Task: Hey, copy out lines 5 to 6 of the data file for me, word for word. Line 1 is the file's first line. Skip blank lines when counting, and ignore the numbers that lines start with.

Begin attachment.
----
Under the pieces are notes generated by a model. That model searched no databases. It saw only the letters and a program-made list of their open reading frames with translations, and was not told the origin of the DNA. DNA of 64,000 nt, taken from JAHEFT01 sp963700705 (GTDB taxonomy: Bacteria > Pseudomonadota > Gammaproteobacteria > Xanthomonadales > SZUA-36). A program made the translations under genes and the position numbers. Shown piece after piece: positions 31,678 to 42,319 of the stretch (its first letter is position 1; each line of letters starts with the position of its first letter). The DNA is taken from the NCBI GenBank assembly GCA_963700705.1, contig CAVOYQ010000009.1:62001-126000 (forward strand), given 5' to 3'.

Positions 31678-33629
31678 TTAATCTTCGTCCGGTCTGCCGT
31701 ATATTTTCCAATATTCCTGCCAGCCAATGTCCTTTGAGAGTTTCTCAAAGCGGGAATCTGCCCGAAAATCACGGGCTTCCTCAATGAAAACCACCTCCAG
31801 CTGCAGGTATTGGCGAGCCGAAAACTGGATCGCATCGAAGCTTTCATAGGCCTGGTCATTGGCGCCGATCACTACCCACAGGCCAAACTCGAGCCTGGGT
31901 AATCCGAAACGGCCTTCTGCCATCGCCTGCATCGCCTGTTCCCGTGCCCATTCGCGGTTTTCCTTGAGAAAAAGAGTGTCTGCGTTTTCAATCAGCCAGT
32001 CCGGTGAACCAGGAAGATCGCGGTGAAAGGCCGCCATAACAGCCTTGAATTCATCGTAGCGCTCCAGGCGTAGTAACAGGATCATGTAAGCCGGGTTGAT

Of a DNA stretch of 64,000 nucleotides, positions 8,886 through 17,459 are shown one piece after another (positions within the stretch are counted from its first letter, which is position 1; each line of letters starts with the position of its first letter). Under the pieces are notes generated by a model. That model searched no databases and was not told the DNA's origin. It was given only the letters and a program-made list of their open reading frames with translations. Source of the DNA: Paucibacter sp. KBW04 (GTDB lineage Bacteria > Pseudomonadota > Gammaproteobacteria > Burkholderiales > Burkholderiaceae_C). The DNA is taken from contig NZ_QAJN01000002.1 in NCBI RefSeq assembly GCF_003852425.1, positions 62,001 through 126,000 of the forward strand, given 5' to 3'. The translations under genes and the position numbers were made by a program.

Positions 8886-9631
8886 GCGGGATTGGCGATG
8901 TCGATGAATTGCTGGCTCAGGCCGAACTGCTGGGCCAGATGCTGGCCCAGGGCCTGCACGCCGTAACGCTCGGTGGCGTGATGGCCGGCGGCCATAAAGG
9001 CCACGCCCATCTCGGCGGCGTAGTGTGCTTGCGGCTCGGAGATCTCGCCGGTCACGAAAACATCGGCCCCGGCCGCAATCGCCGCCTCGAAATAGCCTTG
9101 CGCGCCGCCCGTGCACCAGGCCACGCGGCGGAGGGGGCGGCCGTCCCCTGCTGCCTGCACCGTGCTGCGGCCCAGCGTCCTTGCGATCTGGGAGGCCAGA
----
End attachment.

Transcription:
31801 CTGCAGGTATTGGCGAGCCGAAAACTGGATCGCATCGAAGCTTTCATAGGCCTGGTCATTGGCGCCGATCACTACCCACAGGCCAAACTCGAGCCTGGGT
31901 AATCCGAAACGGCCTTCTGCCATCGCCTGCATCGCCTGTTCCCGTGCCCATTCGCGGTTTTCCTTGAGAAAAAGAGTGTCTGCGTTTTCAATCAGCCAGT